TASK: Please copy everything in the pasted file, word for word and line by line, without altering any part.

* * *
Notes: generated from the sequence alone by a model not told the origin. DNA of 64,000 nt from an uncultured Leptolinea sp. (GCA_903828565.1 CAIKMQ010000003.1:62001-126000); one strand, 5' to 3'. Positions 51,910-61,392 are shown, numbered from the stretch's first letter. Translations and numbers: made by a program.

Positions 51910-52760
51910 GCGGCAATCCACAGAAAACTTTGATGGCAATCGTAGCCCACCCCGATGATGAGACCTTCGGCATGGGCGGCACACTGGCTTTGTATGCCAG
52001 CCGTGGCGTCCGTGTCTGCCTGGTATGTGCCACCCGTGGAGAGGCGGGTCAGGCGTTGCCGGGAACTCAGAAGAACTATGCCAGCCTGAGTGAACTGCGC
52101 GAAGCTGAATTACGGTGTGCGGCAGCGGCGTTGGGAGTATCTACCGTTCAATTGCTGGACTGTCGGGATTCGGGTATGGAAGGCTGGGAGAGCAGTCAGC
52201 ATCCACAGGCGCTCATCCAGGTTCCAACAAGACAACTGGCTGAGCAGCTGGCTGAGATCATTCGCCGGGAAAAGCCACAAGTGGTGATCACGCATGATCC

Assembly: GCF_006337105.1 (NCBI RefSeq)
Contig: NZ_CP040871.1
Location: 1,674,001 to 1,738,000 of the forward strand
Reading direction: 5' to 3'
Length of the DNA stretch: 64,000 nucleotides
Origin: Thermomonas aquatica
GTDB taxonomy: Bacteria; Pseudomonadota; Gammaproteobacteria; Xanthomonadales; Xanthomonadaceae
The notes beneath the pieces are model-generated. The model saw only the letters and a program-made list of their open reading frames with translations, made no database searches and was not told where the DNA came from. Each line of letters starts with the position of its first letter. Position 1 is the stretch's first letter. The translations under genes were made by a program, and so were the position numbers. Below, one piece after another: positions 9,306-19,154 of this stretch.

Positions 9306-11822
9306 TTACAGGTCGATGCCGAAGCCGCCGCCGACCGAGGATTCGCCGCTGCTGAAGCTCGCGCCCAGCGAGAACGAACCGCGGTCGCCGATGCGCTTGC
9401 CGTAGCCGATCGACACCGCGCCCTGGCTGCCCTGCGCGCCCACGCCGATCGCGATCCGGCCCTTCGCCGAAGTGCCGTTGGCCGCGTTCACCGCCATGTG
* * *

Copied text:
Notes: generated from the sequence alone by a model not told the origin. DNA of 64,000 nt from an uncultured Leptolinea sp. (GCA_903828565.1 CAIKMQ010000003.1:62001-126000); one strand, 5' to 3'. Positions 51,910-61,392 are shown, numbered from the stretch's first letter. Translations and numbers: made by a program.

Positions 51910-52760
51910 GCGGCAATCCACAGAAAACTTTGATGGCAATCGTAGCCCACCCCGATGATGAGACCTTCGGCATGGGCGGCACACTGGCTTTGTATGCCAG
52001 CCGTGGCGTCCGTGTCTGCCTGGTATGTGCCACCCGTGGAGAGGCGGGTCAGGCGTTGCCGGGAACTCAGAAGAACTATGCCAGCCTGAGTGAACTGCGC
52101 GAAGCTGAATTACGGTGTGCGGCAGCGGCGTTGGGAGTATCTACCGTTCAATTGCTGGACTGTCGGGATTCGGGTATGGAAGGCTGGGAGAGCAGTCAGC
52201 ATCCACAGGCGCTCATCCAGGTTCCAACAAGACAACTGGCTGAGCAGCTGGCTGAGATCATTCGCCGGGAAAAGCCACAAGTGGTGATCACGCATGATCC

Assembly: GCF_006337105.1 (NCBI RefSeq)
Contig: NZ_CP040871.1
Location: 1,674,001 to 1,738,000 of the forward strand
Reading direction: 5' to 3'
Length of the DNA stretch: 64,000 nucleotides
Origin: Thermomonas aquatica
GTDB taxonomy: Bacteria; Pseudomonadota; Gammaproteobacteria; Xanthomonadales; Xanthomonadaceae
The notes beneath the pieces are model-generated. The model saw only the letters and a program-made list of their open reading frames with translations, made no database searches and was not told where the DNA came from. Each line of letters starts with the position of its first letter. Position 1 is the stretch's first letter. The translations under genes were made by a program, and so were the position numbers. Below, one piece after another: positions 9,306-19,154 of this stretch.

Positions 9306-11822
9306 TTACAGGTCGATGCCGAAGCCGCCGCCGACCGAGGATTCGCCGCTGCTGAAGCTCGCGCCCAGCGAGAACGAACCGCGGTCGCCGATGCGCTTGC
9401 CGTAGCCGATCGACACCGCGCCCTGGCTGCCCTGCGCGCCCACGCCGATCGCGATCCGGCCCTTCGCCGAAGTGCCGTTGGCCGCGTTCACCGCCATGTG